Kenyan McDuffie sits in a car and stares at the 30-foot-tall garbage dune.
Every day, dozens of garbage trucks come off their routes, trundle past the modest houses in the Langdon neighborhood and tip out their contents here on Bryant Street NE. Bulldozers push the trash into piles that are then shipped to far-off landfills.
This all happens less than 50 yards from someone’s home.
“Look at this . . . ” McDuffie says. “It’s ridiculous. This is almost criminal to me. This is unfathomable. This is untenable.”
“Most days,” he adds, “you can smell it, too.”
McDuffie (D), a D.C. Council member, has represented Langdon and the rest of Ward 5 for six months. On the campaign trail last year, he listened as residents lined up at meet-and-greets and candidate forums to complain about their communities being used as a “dumping ground” while other neighborhoods are being transformed by new residents and new businesses.
And in his short time on the council, McDuffie has moved aggressively to change that. He is convening a task force led by city planning officials that will be charged with looking at how to reconcile the city’s gritty past with its future as a denser, more populous, more prosperous place. That means a hard look at transforming Ward 5, which now contains 70 percent of the District’s industrially zoned land.
Not all of McDuffie’s bailiwick is so literally a dumping ground as the 2100 block of Bryant Street. But if there’s a rail yard, cement plant, fleet parking lot, printing plant, laundry plant, meat packer, fishmonger, food wholesaler, liquor distributor, auto-repair shop, taxi barn, bus garage, storage facility, salt dome, warehouse or trash transfer station in the District of Columbia, it is most likely located in Ward 5.
In recent years, matters have been further complicated by sex and drugs: Strip-club impresarios and medical marijuana growers have been drawn to the ward, partly because of the affordable real estate but mainly because city regulations give them little other choice.
“If I was a business owner and I wanted to open up a parking lot or I wanted to open up a medical marijuana facility, I would come to Ward 5 first, because it makes business sense,” McDuffie says. “So I don’t begrudge these business owners for doing that. But as a council member . . . I think it’s our responsibility to take a more balanced approach.”
Some mighty forces have shaped the ward’s predicament.
One is history.
The trash transfer station on Bryant Street opened nearly two decades ago. Nightclubs have operated on nearby Queens Chapel Road NE for years. And the rail line they abut, the taproot of the ward’s industrial heritage, dates back to the 1830s.
“It’s not like we went to Ward 5 and said, ‘Let’s rezone the whole ward so that we can let these uses go there,’ ” said Harriet Tregoning, the city’s planning director. “They’re artifacts of where the rail lines go in the city.”
Another is economics. A 15-year real estate boom has already claimed large swaths of industrial land, most of which was outside Ward 5, in areas closer to downtown. Hundreds of acres have been claimed in ongoing efforts to redevelop the Anacostia River waterfront alone — including the construction of Nationals Park and coming redevelopment of Buzzard Point in Southwest.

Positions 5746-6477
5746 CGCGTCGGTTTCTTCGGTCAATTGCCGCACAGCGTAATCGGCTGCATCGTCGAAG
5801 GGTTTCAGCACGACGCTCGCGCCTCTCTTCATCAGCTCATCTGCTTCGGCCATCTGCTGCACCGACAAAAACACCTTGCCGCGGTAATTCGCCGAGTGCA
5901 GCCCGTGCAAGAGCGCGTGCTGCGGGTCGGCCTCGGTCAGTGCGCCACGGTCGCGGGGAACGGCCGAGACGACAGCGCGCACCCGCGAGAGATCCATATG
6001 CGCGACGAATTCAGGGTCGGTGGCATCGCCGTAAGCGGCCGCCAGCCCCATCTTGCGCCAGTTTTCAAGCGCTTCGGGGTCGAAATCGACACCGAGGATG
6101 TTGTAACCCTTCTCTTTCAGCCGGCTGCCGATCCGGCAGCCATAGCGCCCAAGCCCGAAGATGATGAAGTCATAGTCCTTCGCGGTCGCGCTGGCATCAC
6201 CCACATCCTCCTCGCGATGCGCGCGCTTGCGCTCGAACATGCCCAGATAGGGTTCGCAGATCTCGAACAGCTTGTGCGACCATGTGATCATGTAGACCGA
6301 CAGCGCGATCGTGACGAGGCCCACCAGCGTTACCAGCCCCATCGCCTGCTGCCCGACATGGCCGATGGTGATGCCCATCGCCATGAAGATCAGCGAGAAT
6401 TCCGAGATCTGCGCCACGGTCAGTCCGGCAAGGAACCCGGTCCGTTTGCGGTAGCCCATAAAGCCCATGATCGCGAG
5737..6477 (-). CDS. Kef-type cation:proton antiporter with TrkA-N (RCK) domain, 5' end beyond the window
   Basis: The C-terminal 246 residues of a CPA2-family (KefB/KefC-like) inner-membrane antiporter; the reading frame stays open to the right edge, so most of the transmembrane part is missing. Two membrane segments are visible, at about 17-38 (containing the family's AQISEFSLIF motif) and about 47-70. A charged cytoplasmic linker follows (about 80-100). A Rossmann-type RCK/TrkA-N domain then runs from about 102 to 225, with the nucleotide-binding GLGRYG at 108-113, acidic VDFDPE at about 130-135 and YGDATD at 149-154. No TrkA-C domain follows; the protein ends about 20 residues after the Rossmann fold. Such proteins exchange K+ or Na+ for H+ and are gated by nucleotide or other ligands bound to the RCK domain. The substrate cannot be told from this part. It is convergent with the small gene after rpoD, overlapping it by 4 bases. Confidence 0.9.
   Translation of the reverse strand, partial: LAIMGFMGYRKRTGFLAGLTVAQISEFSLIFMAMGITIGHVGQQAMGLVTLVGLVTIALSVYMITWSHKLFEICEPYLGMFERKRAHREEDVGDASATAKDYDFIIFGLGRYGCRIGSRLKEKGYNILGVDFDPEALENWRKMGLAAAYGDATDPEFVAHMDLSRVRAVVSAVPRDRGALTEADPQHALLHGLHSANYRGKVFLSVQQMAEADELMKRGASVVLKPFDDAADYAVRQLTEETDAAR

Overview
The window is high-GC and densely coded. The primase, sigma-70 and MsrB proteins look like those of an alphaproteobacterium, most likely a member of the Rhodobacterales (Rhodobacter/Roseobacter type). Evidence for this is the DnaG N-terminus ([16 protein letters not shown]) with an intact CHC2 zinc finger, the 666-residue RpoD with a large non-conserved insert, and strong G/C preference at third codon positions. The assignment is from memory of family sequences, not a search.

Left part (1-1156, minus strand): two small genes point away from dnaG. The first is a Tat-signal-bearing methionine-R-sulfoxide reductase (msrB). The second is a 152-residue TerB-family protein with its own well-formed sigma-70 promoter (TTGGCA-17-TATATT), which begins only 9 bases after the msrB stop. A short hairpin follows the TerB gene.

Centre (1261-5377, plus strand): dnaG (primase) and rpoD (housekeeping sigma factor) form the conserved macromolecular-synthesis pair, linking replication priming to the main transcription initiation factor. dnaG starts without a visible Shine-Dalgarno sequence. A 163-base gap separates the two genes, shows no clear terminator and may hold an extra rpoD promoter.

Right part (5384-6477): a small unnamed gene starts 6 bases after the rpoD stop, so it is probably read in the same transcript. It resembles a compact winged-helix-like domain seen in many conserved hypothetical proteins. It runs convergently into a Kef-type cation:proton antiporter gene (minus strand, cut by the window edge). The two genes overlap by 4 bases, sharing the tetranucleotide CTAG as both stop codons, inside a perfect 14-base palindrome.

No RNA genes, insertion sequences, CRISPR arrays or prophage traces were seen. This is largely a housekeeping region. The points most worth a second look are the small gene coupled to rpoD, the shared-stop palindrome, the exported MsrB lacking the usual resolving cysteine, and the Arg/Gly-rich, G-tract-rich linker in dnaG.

The functions displaced by the development have either left the city altogether or gone to Ward 5.
That goes for garbage: This year, crews razed a city transfer station on New Jersey Avenue near the Southeast Freeway, meaning more volume for the city’s Fort Totten facility. It goes for parking: The Public Works Department moved its dump trucks and snowplows from the area to a Brentwood lot. And it goes for strip clubs: One of several gay-oriented clubs evicted for the stadium construction landed in an Ivy City warehouse.
“Quite frankly, I understand why: [Ward 5] looks like it’s an appropriate place to have a snowplow parking lot,” said Don Padou, a Brookland lawyer who has represented resident groups in the ward fighting nightclubs and other unsavory potential neighbors. “The problem is, the more of these things that get put into Ward 5, it becomes a self-fulfilling prophecy.”
McDuffie calls the problem one of “overconcentration” — he shies away from the phrase “dumping ground” — and a “business as usual” mentality among city leaders. “We need to think about it differently,” he said.
Differently, he says, could mean moving those functions to other parts of the city or moving them out of the city altogether.
But as the city continues to grow rapidly — at a pace of about 1,100 additional residents each month, according to newly released census estimates — planners emphasize that the city needs its industrial land as much as ever.
Much of the land, Tregoning said, is necessary to maintain a well-functioning and sustainable city. “In a snowstorm, it’s nice to be able to get to our salt stores. It’s nice to be able to get to our snowplows when we need to have them,” she said. Forcing wholesalers and contractors out of town, she added, would mean higher costs and poorer-quality services for the city’s residents and businesses.